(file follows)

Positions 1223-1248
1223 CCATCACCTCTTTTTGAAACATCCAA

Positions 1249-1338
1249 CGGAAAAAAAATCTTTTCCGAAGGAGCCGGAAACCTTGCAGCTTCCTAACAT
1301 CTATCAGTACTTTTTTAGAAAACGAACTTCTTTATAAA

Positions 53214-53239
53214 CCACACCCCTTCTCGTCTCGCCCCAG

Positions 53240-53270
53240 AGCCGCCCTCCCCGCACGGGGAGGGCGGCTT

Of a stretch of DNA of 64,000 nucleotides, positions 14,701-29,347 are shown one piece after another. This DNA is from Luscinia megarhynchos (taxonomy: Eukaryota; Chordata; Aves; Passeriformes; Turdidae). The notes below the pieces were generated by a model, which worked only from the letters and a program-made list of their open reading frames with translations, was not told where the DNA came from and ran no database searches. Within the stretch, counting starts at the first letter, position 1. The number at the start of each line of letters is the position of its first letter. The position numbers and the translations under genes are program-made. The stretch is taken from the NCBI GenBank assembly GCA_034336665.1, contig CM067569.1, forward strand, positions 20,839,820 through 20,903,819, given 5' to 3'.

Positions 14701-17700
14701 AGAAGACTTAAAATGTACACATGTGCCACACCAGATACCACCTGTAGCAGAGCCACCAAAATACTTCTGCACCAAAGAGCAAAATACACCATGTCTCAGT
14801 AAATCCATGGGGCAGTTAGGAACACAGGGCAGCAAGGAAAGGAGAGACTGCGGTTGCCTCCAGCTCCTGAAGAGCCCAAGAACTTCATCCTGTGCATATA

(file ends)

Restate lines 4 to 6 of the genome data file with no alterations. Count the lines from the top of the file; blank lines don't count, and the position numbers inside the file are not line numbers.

1249 CGGAAAAAAAATCTTTTCCGAAGGAGCCGGAAACCTTGCAGCTTCCTAACAT
1301 CTATCAGTACTTTTTTAGAAAACGAACTTCTTTATAAA

Positions 53214-53239